Saturday, April 25, 2020

It's Not All Unicorns and Rainbows

"A garden is always a series of losses set against a few triumphs, like life itself."
-May Sarton

As you look at the mass amounts of photos in the recaps of the last three years it's easy to look at those and say, "Man, this James the urban farmer guy has this whole thing figured out, look at him go!"  While I know more than I did when I started doing this, the reality is I still know very little compared to a lot of other people who farm for a living.  There's so much to know and a lot of it can be very specific to the area that you live in.  One of these days when I feel like my farming knowledge is more up to snuff it would be really fun to travel to a different part of the country (or a different country completely) and try and do the same thing just to see if I can do it and if it's just like starting from square zero again.  Behind those great looking photos that you saw in my previous posts is a lot of hard work along with quite a lot of blood, sweat, and tears.  It's way too easy to only focus on the positive aspects of the urban farm and to spin it as a complete walk in the park.  I'm trying fairly hard to put a realistic view on everything that goes into trying to gain independence from the major food system that's in place in the U.S.  As I was putting together those previous posts I realized one major thing was lacking in my photos and also from the recaps:  failures.  Each year there are so many things that go wrong and I generally don't want to remember them but for the purposes of this blog I do want to put extra effort into trying to highlight those as best as I can just to show everyone who may somehow stumble across this blog that it takes a lot more than just throwing seeds in the ground (although that has worked for me in the past).  Going forward I'll be making an extra effort to take photos of things that fail or go horribly wrong (this makes me cringe just thinking about it).  You also probably noticed some out of place photos in those recaps, such as the San Francisco and Panama photos.  You would most certainly be correct in calling me out and telling me that those photos don't have a place in this urban farming blog.  If that is what you're thinking though the thing you're failing to realize and the reason that statement is completely and utterly wrong is that this is James the urban farmer's blog and I'm just going to go ahead and put whatever I want in here and write about whatever the hell I feel like.  If you don't like that then go ahead and find yourself a different blog to entertain yourself, the world will keep on spinning and I'll keep on writing.  As a result, there are probably going to be some posts and photos that seem out of place from time to time.  Deal with it (or don't, I don't care).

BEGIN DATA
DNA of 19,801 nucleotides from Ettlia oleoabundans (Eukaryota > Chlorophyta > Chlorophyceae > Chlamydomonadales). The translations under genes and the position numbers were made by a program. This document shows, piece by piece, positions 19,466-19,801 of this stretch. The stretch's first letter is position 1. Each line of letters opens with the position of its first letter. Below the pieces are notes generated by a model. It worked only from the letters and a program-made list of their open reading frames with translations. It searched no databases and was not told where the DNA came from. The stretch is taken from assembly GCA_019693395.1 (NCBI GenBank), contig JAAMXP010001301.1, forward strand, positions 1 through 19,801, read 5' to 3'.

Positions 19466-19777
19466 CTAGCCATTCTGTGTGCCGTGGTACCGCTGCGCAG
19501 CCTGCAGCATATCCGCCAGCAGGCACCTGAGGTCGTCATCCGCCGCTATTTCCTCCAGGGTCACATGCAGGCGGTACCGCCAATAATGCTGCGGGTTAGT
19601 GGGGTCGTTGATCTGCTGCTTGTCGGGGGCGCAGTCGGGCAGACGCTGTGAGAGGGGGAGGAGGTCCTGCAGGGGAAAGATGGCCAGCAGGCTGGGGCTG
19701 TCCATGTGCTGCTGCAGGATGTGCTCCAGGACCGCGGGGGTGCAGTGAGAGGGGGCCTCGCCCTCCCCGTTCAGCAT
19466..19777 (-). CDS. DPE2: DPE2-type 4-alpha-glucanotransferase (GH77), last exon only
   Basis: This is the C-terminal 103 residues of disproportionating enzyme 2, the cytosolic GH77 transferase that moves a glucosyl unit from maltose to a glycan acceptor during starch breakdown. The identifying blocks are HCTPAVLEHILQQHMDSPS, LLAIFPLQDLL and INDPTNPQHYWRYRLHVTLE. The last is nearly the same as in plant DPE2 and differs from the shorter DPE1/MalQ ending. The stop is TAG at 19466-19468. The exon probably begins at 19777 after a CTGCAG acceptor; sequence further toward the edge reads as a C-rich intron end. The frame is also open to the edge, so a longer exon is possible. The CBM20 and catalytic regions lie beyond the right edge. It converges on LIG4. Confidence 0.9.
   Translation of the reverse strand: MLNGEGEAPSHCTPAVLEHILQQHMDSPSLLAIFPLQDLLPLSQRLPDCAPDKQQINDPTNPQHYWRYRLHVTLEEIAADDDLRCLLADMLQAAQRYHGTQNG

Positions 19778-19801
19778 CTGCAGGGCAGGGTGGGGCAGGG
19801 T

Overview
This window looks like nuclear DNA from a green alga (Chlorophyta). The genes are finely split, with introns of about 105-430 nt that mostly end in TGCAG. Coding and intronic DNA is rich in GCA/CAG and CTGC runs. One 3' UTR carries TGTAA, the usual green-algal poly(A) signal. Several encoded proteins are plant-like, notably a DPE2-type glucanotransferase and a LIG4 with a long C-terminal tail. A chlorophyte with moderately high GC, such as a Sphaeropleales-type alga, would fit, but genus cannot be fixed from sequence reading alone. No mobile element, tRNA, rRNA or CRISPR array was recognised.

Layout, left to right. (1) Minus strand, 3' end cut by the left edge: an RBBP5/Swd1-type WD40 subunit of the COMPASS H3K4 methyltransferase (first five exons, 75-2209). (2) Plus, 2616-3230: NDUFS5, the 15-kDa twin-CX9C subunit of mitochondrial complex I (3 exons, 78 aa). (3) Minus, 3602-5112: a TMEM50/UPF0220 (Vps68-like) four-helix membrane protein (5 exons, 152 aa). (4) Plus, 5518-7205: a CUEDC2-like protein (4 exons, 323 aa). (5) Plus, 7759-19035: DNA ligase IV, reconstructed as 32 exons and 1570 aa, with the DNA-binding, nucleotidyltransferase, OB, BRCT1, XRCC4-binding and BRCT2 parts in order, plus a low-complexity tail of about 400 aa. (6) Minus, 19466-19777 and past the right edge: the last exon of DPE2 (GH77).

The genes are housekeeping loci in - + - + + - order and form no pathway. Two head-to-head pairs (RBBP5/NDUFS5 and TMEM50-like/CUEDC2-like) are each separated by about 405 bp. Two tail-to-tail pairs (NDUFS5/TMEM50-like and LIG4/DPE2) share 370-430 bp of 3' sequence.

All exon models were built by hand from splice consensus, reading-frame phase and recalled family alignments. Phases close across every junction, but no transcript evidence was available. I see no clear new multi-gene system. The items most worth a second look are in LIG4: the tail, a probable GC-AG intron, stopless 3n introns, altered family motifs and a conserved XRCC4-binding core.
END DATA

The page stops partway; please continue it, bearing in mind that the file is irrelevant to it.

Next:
Saturday, April 18, 2020

Third Full Season Recap (2019) - Part III

"Gardeners, I think, dream bigger dreams than emperors." 
– Mary Cantwell

Part Three of Three

The never ending harvest continues... (September 2019):

Bags of produce on patio table

I was ecstatic that the onions and dill worked out well, I hadn't had much luck with onions in the previous years and I hadn't tried dill before (September 2019):

Harvest on a table

Eggplant is another item that hasn't worked out for me in previous years (September 2019):
Lots of eggplant this year though!

Prolific Eggplant Plant

Thursday, April 16, 2020

March - Pandemic 2020: When the World Started to Almost End (Again)

The Dalai Lama, when asked what surprised him most about humanity, answered: "Man.  Because he sacrifices his health in order to make money.  Then he sacrifices money to recuperate his health.  And then he is so anxious about the future that he does not enjoy the present; the result being that he does not live in the present or the future; he lives as if he is never going to die, and then dies having never really lived.” - Dalai Lama

Honey Bee on Purple Crocus
Honey bee going to gather pollen from a purple crocus in the wildflower yard!